Understanding the differences in construction sand
Those new to the DIY and construction worlds, may think that sand is just sand but this is definitely not the case. There are many different types of sand, with each one specific to certain jobs.
Using the right type of sand for the job you are doing is very important as using the wrong type can have bad consequences.
As we know, there are various different types of sand, and each type can have multiple different names depending on the area you’re in and what trade you’re involved with. It’s not only confusing to DIY new comers but can also be just as confusing to the pro’s!
What is sand?
Before we get into what types of sand there are and how each one should be used, it would be a good idea to find out what sand actually is and where it comes from.
Sand is made from rocks that have been broken up and eroded over time and ground down to form smaller particles. One of the primary ingredients of sand is silica. This is a naturally occurring material found in the earth crust.
One of the other key constituents of sand is Feldspar. Feldspar is a common group of minerals found in the earths surface.
As a general rule, sand is only classified as sand if its particles range from 2mm at largest down to 0.06mm at the smallest.
The different types of sand and what they're used for
Also known as Sharp sand, Grit sand, Rough sand and Concreting sand.
This type of sand is a fairly coarse type of sand because the particles that make it up are quite large. The grain particles are also sharp and angular in shape.
It’s mainly used in making concrete as due to the shape of the grains, it bonds very well to form a solid surface, but because of the size and shape of its particles, it doesn’t have that smooth finish.
In summary, coarse sand should be used for masonry work and concreting.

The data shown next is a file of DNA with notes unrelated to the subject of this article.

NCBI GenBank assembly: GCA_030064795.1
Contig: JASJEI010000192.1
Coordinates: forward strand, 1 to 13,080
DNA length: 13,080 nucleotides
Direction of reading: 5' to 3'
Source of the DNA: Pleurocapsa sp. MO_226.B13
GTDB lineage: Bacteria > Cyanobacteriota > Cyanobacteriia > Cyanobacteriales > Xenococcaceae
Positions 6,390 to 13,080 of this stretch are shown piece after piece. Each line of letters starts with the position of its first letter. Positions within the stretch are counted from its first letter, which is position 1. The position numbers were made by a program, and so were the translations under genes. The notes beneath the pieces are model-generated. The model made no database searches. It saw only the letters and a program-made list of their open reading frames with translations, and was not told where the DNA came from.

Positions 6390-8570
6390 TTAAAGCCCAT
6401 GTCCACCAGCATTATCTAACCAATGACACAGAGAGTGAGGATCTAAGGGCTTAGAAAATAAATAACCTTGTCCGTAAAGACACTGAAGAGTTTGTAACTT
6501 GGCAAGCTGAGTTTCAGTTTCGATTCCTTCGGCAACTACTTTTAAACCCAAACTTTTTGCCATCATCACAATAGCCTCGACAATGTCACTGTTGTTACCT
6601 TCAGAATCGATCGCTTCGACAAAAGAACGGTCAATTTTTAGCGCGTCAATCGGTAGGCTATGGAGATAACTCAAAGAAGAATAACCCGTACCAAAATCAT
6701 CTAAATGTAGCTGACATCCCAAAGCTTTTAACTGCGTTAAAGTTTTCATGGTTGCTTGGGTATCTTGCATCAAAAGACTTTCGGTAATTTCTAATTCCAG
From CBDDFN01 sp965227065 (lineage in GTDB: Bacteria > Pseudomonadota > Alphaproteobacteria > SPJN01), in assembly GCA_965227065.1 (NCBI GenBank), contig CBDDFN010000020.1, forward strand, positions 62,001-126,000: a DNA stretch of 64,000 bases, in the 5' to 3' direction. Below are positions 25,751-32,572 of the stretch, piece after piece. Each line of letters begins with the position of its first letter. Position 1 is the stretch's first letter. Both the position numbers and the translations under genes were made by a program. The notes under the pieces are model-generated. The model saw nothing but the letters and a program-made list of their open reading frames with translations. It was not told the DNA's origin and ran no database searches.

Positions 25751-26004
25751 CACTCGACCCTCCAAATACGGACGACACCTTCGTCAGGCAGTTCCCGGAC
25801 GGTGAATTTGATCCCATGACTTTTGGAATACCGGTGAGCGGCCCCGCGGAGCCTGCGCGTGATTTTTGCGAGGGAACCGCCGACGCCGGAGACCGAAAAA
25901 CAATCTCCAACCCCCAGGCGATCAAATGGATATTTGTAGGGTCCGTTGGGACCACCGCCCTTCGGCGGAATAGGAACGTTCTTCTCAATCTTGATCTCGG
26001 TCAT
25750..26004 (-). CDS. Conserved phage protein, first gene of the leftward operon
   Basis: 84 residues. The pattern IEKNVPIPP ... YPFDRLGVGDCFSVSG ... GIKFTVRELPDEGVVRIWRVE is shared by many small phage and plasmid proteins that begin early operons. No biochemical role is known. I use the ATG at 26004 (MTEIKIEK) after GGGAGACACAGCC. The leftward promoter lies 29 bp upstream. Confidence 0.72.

Also known as Building sand, Soft sand and Silver sand.
Unlike coarse sand, fine sand is much finer due to the grains being much smaller.
In terms of the grains, unlike the coarse, sharp and angular grains that make up coarse sand, the grains in fine sand are much more rounded and smooth.
As the grains are smaller and smoother, this results in a much smoother finish overall hence the reason fine sand is used in screeding and plastering.
In summary, fine sand should be used for plastering, rendering, general mortar mixes and block/brick work.
Also known as Play sand, Beach sand and dredged sand.
Keeping with the name describing where a type of sand is sourced from, sea sand is collected mostly from beaches and coastlines.
Sea sand is also known as washed sand which relates to the way in which it’s processed. It’s thoroughly washed to remove any unwanted dust, clay, shells etc. and then it is left to thoroughly drain.
The grains that make up sea sand tend to be very, very fine. Through the action of the tides swooshing everything around, this also makes them very smooth and rounded.
The main uses for sea sand are for children’s sand pits, golf bunkers, recreational areas and as an additive to soil to aid drainage and fertilizer.
Other types of sand:
Other types of sand out there are Artificial sand, Desert sand, Olivine sand, Bio-Organic sand and volcanic sand.
None of these sands are really any use in the construction industry, they are of more use to specialist trades.